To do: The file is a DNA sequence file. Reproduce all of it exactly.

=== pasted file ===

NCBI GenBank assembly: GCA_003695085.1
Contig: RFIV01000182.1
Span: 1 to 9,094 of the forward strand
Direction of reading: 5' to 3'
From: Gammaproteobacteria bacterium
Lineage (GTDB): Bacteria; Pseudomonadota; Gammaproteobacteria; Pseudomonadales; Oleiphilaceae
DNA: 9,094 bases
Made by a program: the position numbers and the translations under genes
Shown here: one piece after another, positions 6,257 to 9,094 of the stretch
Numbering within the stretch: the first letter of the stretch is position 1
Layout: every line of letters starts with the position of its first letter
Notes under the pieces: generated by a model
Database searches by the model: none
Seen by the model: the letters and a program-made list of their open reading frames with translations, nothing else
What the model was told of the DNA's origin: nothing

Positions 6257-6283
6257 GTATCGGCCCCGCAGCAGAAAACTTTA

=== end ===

NCBI GenBank assembly: GCA_003695085.1
Contig: RFIV01000182.1
Span: 1 to 9,094 of the forward strand
Direction of reading: 5' to 3'
From: Gammaproteobacteria bacterium
Lineage (GTDB): Bacteria; Pseudomonadota; Gammaproteobacteria; Pseudomonadales; Oleiphilaceae
DNA: 9,094 bases
Made by a program: the position numbers and the translations under genes
Shown here: one piece after another, positions 6,257 to 9,094 of the stretch
Numbering within the stretch: the first letter of the stretch is position 1
Layout: every line of letters starts with the position of its first letter
Notes under the pieces: generated by a model
Database searches by the model: none
Seen by the model: the letters and a program-made list of their open reading frames with translations, nothing else
What the model was told of the DNA's origin: nothing

Positions 6257-6283
6257 GTATCGGCCCCGCAGCAGAAAACTTTA